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The Debunker: Do Yokels Tip Cows?

by Ken Jennings

March brings the first soft breezes and crocus buds of spring, as the earth awakens after its winter-long sleep. Perhaps this new season of life and fertility explains why the Agricultural Council of America has named March 21, often the first day of spring, as "National Agriculture Day." But how much do you really know about farming? In honor of the equinox, Jeopardy! champion Ken Jennings is here to plant some seeds of knowledge among your weeds of agricultural ignorance.

The Debunker: Do Yokels Tip Cows?

I first learned about this favorite pastime of rural America when I watched the high school comedy Heathers. Teens in flyover country, Hollywood assured me, were often so bored on weekends that they'd get drunk and wander through the pastures outside of town at night, tipping over unsuspecting cows. This made complete sense to my teenaged brain in 1988. It actually sounded like a lot of fun.


So I was crushed to learn years later that there's no such thing as cow-tipping. In fact, as urban legends go (or rural legends, in this case) this one is nowhere near the plausibility of, say, sewer alligators. The main problem is that cows spend fourteen hours a day lying down, and can't sleep deeply standing up. Wandering through the fields in the wee hours of the night, you're not likely to find too many cows in a tippable pasture posture.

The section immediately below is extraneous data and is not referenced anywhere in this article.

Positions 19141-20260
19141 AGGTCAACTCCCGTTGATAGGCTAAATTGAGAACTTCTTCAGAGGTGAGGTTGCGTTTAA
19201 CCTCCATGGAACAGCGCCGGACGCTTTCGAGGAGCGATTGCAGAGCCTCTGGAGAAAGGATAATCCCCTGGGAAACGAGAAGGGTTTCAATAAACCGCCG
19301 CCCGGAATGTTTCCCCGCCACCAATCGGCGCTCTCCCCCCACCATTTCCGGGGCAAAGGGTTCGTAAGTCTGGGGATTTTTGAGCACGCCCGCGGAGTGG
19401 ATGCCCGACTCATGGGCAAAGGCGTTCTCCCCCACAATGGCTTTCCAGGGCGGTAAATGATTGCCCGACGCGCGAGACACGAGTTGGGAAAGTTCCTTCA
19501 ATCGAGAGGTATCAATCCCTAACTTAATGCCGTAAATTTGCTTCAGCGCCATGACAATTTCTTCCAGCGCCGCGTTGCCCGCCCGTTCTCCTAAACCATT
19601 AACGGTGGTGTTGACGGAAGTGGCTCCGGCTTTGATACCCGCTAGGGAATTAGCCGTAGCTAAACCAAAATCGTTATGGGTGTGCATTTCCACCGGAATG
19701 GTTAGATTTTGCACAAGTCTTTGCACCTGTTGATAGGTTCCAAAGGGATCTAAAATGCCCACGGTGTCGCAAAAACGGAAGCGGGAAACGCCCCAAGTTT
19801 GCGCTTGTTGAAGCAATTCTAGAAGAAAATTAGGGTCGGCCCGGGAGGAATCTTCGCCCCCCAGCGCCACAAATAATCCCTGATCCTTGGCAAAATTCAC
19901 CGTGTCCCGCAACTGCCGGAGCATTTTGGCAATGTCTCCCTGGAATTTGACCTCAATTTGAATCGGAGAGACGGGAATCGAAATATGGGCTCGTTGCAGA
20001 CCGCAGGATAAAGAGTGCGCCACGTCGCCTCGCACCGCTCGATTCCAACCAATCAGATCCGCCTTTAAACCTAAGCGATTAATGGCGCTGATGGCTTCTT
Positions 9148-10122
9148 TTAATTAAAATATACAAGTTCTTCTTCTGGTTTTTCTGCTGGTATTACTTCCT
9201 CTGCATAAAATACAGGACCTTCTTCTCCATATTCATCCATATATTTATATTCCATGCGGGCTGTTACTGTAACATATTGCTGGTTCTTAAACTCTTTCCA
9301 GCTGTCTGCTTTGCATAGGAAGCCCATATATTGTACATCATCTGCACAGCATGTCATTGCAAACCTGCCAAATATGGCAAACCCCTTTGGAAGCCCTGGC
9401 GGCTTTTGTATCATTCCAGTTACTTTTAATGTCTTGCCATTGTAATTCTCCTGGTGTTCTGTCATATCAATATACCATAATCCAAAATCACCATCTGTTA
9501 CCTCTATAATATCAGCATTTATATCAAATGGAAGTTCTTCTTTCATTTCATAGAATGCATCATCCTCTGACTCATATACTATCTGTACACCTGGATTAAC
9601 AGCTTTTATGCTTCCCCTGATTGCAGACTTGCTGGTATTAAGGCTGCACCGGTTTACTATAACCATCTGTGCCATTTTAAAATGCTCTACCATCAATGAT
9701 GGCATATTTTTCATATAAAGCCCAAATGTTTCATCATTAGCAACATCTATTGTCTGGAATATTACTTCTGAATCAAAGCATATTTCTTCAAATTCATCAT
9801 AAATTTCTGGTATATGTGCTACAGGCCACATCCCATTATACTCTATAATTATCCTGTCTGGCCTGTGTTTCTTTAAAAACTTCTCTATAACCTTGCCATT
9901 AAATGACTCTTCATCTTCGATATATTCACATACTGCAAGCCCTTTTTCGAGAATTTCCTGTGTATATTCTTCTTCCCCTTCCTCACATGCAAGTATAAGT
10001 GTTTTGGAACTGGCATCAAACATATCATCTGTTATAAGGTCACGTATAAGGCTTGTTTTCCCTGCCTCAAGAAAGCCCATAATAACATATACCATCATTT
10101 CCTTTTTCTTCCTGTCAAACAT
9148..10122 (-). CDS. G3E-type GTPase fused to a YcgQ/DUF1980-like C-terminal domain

But more to the point, cows are big and heavy—probably bigger and heavier than city slickers might imagine. In 2005, a team of University of British Columbia zoologists studied the physics of cow-tipping. Because an adult cow can weigh almost a ton, they calculated that it would take as much as 2,910 newtons of force to push a cow over. “Two (people) could do it in theory,” one of the zoologists told Modern Farmer. "But it’s not going to be easy, and as soon as the cow responds by bracing herself or leaning into you—which she will do—it will be even harder."

If static physics doesn't persuade you, the UFO/Bigfoot argument probably applies here as well. In an age when every man, woman, and child has an extremely advanced camera on them at every second of the day, where are the great photos of UFOs and Bigfoot? Similarly, there are now more than one billion videos uploaded to YouTube. If cow-tipping were a thing, we probably would have seen some sweet videos of it by now.

Quick Quiz: In what 2006 movie do Mater and Lightning McQueen sneak out into the countryside at night and tip over tractors?

Ken Jennings is the author of eleven books, most recently his Junior Genius Guides, Because I Said So!, and Maphead. He's also the proud owner of an underwhelming Bag o' Crap. Follow him at or on Twitter as @KenJennings.